June 25, 2021

  

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JFC Budget Ready for Assembly Vote

The Joint Finance Committee (JFC) has recently finished their work on revising the Governor's 2021-23 budget proposal, and the amended budget is heading for an Assembly vote this coming Tuesday, June 29th. With each state budget, the version introduced by the Governor always looks different than what's voted on in the legislature, which is actually a good thing. Even under Governor Walker with a Republican legislative majority, changes were made to his proposal. The changes made through the legislature's review of the budget are a way for Wisconsinites to have their priorities reflected in the spending plan.

The JFC received an unrealistic budget proposal from Governor Evers, which would have raised taxes by $1 billion, increased spending by more than $8 billion over the biennium, and included many divisive policy items that weren't funding-related. That's why JFC voted to work off of the budget that was passed last year and build a budget that more accurately reflects the priorities of Wisconsinites in a responsible and realistic manner. Some of the most notable measures included in the JFC's budget include:

  • Reduced bureaucracy by eliminating a number of full-time government positions that were either unfilled or exceeded the need of the agency
  • $10 million to help Veteran Nursing Homes in the event of a pandemic or natural disaster
  • $100,000 to fund suicide prevention activities for veterans
  • Increased grant limit to $175,000 per organization for veteran service organizations
  • Provided $76,200 more per year to county veterans service offices, double what Governor Evers' proposed
  • Tripled the Housing Assistance Program by increasing it $600,000 annually to facilitate moving homeless individuals to independent living situations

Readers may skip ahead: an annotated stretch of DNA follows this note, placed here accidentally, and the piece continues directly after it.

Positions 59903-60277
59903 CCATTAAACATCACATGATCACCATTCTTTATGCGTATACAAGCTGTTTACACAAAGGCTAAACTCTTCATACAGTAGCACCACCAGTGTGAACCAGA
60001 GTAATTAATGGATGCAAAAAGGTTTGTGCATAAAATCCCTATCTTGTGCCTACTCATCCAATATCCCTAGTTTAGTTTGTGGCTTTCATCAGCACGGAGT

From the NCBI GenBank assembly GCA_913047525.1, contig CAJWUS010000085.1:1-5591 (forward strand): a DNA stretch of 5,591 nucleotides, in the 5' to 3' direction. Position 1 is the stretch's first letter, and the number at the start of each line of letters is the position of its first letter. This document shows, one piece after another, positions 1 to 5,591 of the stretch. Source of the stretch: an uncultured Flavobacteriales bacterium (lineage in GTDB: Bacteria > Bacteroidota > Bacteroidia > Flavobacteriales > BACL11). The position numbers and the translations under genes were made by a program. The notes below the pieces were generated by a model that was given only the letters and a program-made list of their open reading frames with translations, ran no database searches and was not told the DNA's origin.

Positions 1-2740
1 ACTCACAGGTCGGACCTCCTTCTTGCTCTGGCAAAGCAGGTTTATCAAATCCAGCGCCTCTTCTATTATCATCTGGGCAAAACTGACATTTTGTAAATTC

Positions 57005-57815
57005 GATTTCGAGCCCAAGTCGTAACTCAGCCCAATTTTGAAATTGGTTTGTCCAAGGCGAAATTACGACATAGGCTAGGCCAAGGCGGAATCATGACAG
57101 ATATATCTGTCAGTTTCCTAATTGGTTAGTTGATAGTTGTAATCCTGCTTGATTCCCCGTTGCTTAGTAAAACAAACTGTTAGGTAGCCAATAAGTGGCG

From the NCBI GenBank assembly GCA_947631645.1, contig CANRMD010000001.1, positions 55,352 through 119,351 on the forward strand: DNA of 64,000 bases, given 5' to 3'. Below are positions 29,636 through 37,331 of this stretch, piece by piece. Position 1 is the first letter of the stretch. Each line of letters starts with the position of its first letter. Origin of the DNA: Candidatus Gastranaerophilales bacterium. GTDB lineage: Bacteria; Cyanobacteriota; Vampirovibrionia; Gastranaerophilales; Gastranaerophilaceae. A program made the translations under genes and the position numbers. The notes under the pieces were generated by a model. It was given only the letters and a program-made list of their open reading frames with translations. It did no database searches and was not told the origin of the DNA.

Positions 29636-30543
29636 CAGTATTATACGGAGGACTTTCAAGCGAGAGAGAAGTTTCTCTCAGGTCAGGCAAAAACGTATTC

• Removed the cap and fully funded the Length of Service Awards for volunteer firefighters, first responders and volunteer EMTs
  • Approved nearly $2 billion in K-12 education funding, with nearly $500 million in new state funding
  • Guaranteed a minimum of $781 in aid per pupil for schools that were in person more than 50% last school year
  • Increased Special Education Categorical Aids by $86 million and reimbursement for high cost special education by $4 million
  • Increased sparsity aid by $6.2 million to create a second tier for membership between 745 and 1,000 pupils with density of 10 pupils per square mile
  • Increased high cost transportation aid reimbursements to districts with transportation costs over 140% of the statewide average and with less than 3,500 students
  • Reduces borrowing for road projects while investing more than the Governor's proposal did in local roads and the State Highway Rehabilitation Program
  • Added an additional $100,000 per year for Sexual Assault Victim Services grant program
  • Investing $400,000 in Windows to Work to help get inmates a job and reduce repeat offenses
  • Invested in water quality programs, including ones recommended by the Task Force on Water Quality
  • Reauthorized the Knowles-Nelson Stewardship Program for 4 years at $32 million annually while decreasing bonding used by 1/3

Since the budget in statute form is quite long with a lot of legal jargon, the Legislative Fiscal Bureau (LFB) condenses it into summaries that are much easier to interpret and search through. While the full list of budget documents from LFB can be found here, one that the legislature uses quite frequently is the Comparative Summary of Budget Recommendations, an 826 page document which compares the Governor's initial proposal with the JFC's version of the budget. Along with showing the funding breakdown, it also gives some helpful details about the budget items and explains any changes being made. For those who don't have the time to search the full document, LFB has also compiled an agency-by-agency version as well as a 31 page condensed summary.